The Western Cape is renowned, not only for its beautiful coastline and historic attractions, but increasingly, for its gastronomy footprint. In plain words, its food.

Travellers the world over are making their way to the Western Cape to experience its top-notch restaurants (which, in exchange rate terms, offer five-star cuisine at a fraction of the cost international visitors are used to), traditional dishes, and local flavours and ingredients.

“Visitors to the Western Cape are looking for authentic local experiences with regard to food. The days of fine dining at exorbitant prices are over, with people looking for more authenticity and simplicity in a food offering,” says Nicky Coenen, Marketing Manager of The Last Word.

This trend is driving food tourism in the Western Cape, with visitors seeking cuisine that is beyond the “usual offerings”; cuisine that speaks to the respective heritage of the melting pot of cultures that make up the region. “The wonderful thing about the region is that it is a melting pot of cultures, which is reflected in the cuisine,” says Eben Lassen, Director of The Fine Collection. “We find that more guests enquire about the cuisine of the region, and that influences their buying patterns.”

Township cuisine

Township cuisine, in particular, is a growing fascination among international guests – an off-shoot of township tourism. “We know that the rest of the world [wants] authentic township cuisines and their stories,” says Sam Mokoena, who represents Abigail Mbalo of 4Roomed eKasi Culture – a lifestyle concept based on the four-roomed homes found in the oldest townships of South Africa, celebrating their food, décor and art, and lifestyle ideas. “Abigail’s restaurant, and the likes of Espinaca Innovations – both based in Khayelisha in the Western Cape – and the sought-after private chef, ‘Aya the CookDude’, are simply changing the game, and giving the world of tourism the best [of township cuisine],” says Mokoena. “We now we have serious traffic coming for local food, including SikisKoffie in Khayelitsha.”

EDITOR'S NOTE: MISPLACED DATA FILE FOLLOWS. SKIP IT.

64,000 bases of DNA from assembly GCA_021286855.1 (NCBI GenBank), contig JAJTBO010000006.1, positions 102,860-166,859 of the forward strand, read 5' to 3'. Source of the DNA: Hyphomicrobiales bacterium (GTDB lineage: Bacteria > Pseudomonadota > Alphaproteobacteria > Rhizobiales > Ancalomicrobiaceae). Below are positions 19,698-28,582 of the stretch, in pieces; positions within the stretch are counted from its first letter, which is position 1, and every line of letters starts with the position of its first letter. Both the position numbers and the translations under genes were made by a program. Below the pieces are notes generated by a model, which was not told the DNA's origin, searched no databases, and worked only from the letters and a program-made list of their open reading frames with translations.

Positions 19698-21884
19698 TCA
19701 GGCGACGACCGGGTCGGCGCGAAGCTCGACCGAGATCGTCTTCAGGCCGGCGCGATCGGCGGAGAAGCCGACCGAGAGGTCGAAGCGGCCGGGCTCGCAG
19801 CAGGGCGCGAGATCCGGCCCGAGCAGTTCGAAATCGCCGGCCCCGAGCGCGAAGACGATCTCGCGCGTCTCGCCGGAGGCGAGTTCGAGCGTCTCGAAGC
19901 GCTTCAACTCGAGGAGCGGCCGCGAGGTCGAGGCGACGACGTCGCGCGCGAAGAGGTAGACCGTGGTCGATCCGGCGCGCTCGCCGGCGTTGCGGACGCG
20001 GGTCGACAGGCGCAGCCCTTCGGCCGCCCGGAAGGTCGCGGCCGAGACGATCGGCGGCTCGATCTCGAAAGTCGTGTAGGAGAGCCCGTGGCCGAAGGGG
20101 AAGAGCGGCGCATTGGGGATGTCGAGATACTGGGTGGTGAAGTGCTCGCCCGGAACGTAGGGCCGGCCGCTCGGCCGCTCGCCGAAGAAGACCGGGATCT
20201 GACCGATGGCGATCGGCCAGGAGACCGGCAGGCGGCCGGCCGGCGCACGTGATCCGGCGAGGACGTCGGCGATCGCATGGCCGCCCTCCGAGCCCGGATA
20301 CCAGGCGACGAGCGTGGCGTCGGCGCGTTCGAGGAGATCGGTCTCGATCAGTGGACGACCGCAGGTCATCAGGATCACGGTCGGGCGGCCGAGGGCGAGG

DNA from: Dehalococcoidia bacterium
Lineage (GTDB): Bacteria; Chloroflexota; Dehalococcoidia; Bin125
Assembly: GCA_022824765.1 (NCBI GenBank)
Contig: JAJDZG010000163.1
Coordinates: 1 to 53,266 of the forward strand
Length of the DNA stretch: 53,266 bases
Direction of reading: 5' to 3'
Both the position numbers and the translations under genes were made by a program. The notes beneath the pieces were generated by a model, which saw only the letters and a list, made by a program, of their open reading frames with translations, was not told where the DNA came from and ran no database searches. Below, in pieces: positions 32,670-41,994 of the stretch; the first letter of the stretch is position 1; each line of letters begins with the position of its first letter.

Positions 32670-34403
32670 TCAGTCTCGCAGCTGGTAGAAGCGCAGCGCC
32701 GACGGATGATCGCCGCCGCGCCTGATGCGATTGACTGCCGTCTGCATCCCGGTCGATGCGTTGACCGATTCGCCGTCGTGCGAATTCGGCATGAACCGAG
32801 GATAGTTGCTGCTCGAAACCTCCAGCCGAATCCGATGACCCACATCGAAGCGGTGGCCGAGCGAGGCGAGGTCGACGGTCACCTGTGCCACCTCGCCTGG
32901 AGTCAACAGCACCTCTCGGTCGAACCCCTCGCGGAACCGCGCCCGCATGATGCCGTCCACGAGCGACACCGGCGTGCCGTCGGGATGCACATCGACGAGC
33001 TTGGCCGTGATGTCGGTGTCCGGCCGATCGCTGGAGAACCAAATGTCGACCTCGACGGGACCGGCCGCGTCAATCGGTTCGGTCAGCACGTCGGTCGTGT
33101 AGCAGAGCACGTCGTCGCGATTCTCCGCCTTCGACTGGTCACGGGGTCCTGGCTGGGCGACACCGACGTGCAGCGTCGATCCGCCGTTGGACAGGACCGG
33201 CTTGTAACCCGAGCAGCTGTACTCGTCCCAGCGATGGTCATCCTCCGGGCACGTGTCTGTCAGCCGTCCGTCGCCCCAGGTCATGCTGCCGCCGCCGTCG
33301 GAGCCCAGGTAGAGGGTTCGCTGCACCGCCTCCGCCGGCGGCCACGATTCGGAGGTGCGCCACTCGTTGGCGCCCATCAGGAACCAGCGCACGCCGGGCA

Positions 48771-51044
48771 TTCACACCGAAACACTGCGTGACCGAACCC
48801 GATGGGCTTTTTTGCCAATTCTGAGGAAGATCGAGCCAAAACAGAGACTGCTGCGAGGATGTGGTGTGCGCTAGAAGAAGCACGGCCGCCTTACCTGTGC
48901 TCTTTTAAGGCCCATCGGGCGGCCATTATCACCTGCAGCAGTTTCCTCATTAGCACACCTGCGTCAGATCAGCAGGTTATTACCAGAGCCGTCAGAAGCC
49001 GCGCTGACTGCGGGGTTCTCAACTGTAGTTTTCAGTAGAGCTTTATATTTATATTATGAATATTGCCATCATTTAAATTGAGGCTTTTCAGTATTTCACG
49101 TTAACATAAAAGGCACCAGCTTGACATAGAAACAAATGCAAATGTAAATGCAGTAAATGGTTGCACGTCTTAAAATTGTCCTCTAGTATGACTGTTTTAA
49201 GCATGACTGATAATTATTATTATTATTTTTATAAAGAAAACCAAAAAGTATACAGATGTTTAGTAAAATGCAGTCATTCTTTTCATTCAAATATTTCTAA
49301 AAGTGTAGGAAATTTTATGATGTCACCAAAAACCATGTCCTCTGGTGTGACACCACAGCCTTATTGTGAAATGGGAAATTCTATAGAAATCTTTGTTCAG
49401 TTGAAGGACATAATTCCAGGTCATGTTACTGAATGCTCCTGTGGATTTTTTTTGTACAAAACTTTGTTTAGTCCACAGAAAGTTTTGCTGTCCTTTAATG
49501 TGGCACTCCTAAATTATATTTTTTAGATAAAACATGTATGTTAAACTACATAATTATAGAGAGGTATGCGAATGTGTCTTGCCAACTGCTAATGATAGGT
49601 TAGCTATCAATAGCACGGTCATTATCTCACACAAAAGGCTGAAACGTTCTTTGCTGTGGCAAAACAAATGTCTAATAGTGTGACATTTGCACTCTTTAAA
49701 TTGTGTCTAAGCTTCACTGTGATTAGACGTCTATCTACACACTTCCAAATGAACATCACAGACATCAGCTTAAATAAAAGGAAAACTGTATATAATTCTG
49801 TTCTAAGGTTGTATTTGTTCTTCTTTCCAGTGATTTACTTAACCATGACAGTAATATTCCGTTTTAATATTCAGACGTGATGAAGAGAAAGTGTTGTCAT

How to find local restaurants?

The best way for tourists to experience the local Western Cape cuisine is to ask a local where the ‘hotspots’ are, says Lassen. “Ask a local, or ask your hotel to assist and recommend restaurants. Do research on the many food tour options that are available. There are even 'walking foodie tours' available. Hotel restaurants generally reflect the local cuisine and give guests a good idea of the local flavour. The Western Cape is known for its excellent restaurants on wine estates and its multicultural cuisine.”

Cape Town Tourism has suggested 50 restaurants in Cape Town that the locals love. If you’re in need of inspiration of restaurants that the locals recommend, you can find them here.

Flavours of the Cape

“An exciting new concept has been introduced at Peddlars Restaurant in the Constantia Wine Valley,” says Coenen, “which is an open-fire grill. The OnFire Grill uses specially made, height adjustable, stainless steel V-groove grills that allow a perfect combination of direct heat and wood smoke to influence the cooking, while some of the juices remain in the grooves adding more flavour. Grilled prawns, seared steaks and peri-peri chicken are just some of the items on the menu. Peddlars is an institution in the Constantia Wine Valley – it is where the locals go to experience good food, enjoy an array of craft gins, beers and valley wines in an authentically local environment – something that visitors are dying to do.”